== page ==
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News from November 2010

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Recital: November 25th 2010

06 Nov 2010

Programme to include Liebermann's fantastic Flute Sonata and works by Martinu and Hahn.

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Latest Reviews

02 Nov 2010

The Scotsman
25th October 2010

Regular fans of the Royal Scottish National Orchestra will be well aware of principal flautist Katherine Bryan's prowess as both an orchestral player and concerto artist. Here she is in the latter role in an exquisite debut recording that combines Lowell Liebermann's gorgeous flute concerto (written for James Galway and laden with plentiful shades of Prokofiev) with the flirtatious virtuosity of Poulenc's Flute Sonata (orchestrated by Lennox Berkeley), an exotic little Debussy-flavoured Fantasie by Georges Hue, and Carl Nielsen's playful Flute Concerto. Bryan's natural musicality breathes an alluring quality into every performance, accompanied by her RSNO colleagues under conductor Paul Daniel.

Kenneth Walton


SA-CD.net
24th October 2010

Liebermann's concerto is somewhat Hollywood-esque, not that there's a problem with that in itself and it is nice to have melodic C20 scores recorded for a change but listeners should be aware that this is not the most intellectually satisfying 25 minutes they will ever hear. The tempo marking "moderato" for the first movement is merely to allow for demi-semiquavers, which Bryan copes with consummate (one might even say nonchalant) ease. The dialogue between leader and Bryan in the Molto adagio is most effective and she displays her ravishing, floating tone to the full here before displaying a much harder edge in the vigorous Presto finale. Bryan expresses about this work, in a short welcome note, similar sentiments to Julia Fischer about the Khachaturian concerto - the same dedicated and thrillingly virtuostic approach is also common to these artists.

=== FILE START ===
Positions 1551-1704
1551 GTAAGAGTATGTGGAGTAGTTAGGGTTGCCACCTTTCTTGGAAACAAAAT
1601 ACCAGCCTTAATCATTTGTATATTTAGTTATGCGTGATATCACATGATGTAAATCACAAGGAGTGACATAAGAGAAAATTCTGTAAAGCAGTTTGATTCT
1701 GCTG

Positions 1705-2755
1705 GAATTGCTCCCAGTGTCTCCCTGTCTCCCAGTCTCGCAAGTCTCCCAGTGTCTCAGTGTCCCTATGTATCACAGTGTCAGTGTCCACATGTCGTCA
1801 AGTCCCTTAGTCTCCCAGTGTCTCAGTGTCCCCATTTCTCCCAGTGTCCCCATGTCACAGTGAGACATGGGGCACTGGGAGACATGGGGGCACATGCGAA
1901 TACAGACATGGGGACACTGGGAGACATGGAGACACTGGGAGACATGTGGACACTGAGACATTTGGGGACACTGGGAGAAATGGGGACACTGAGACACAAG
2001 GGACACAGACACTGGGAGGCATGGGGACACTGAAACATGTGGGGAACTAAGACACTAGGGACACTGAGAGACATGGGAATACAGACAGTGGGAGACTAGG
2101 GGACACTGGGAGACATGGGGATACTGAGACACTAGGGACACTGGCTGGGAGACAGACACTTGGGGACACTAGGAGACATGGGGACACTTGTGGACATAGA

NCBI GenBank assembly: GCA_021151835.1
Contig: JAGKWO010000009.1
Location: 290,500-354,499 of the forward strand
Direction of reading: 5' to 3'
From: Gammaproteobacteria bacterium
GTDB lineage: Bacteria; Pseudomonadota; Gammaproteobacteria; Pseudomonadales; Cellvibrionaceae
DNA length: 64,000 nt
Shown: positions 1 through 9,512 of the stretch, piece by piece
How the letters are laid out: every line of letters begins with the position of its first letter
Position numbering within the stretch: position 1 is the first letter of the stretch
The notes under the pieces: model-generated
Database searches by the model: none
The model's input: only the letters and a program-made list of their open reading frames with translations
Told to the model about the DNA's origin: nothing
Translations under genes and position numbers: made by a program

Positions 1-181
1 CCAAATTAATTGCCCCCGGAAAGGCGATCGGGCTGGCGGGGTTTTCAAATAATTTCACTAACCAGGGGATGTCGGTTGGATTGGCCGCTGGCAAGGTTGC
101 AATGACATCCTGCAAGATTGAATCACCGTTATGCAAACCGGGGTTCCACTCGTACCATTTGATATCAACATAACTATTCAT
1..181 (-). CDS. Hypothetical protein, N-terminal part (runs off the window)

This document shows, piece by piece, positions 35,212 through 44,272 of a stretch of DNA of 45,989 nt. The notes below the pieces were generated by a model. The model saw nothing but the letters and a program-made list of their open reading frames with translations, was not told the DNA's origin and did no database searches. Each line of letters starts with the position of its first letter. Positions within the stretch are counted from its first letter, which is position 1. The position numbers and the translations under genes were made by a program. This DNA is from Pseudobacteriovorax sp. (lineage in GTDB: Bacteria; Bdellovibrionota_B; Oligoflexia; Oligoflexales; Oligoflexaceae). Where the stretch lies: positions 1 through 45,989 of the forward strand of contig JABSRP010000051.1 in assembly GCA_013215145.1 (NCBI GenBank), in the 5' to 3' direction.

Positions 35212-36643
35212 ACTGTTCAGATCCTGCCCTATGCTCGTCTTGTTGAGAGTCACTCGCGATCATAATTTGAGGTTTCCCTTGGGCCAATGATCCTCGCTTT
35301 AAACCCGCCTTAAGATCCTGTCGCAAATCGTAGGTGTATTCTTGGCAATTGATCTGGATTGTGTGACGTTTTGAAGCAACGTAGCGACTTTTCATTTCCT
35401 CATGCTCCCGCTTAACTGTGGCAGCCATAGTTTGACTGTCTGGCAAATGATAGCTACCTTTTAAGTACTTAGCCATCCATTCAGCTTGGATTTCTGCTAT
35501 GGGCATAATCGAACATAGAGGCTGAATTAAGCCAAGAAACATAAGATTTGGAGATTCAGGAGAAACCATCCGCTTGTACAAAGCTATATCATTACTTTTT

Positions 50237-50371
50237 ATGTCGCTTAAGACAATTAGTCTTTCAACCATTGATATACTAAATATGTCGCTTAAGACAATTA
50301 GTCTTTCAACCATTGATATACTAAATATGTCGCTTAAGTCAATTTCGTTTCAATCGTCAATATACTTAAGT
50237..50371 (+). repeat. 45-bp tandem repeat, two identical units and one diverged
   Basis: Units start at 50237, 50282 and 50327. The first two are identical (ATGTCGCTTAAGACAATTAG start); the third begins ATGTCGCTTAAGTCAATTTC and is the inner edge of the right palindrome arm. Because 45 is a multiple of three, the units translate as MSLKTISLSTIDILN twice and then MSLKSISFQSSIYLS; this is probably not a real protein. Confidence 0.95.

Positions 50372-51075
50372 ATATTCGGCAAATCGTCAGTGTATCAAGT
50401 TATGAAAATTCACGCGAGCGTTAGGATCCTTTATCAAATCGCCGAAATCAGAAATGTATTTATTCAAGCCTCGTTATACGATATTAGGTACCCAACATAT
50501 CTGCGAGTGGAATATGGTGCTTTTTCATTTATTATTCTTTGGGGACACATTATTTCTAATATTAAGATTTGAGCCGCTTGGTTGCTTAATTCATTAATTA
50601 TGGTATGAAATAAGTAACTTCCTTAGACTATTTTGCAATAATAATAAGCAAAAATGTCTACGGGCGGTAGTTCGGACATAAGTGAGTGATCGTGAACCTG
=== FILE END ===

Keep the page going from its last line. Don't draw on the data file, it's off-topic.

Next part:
Hue's Fantasie starts with a curiously Scottish feel before diverting to a more continental, Francophone style. In both, Bryan sounds completely at ease and displays consummate virtuosity, especially in the more exotic (quasi-Arabian finale). More Francophone playing (via England this time) in Lennox Berkeley's arrangement for orchestra of Poulenc's Flute Sonata. It is hard to slide a card between Bryan and Bezaly's account (Bezaly, Brautigam - Masterworks for Flute and Piano 2) - both are superb and whilst purists will necessarily favour the BIS recording, I would be loathe to be without Berkeley's inspired transformation; especially given such a vivid and tender account.

Closing the disc is Nielsen's Concerto for Flute and Orchestra, a very different proposition stylistically as the opening orchestral flourish demonstrates. Bryan, the RSNO and Daniel adjust well to the changed musical landscape and the myriad of technical difficulties contained, particularly in the finale. The playing is sure to make even the most sceptical listener warm to Nielsen's idiom if they have not before.

John Broggio

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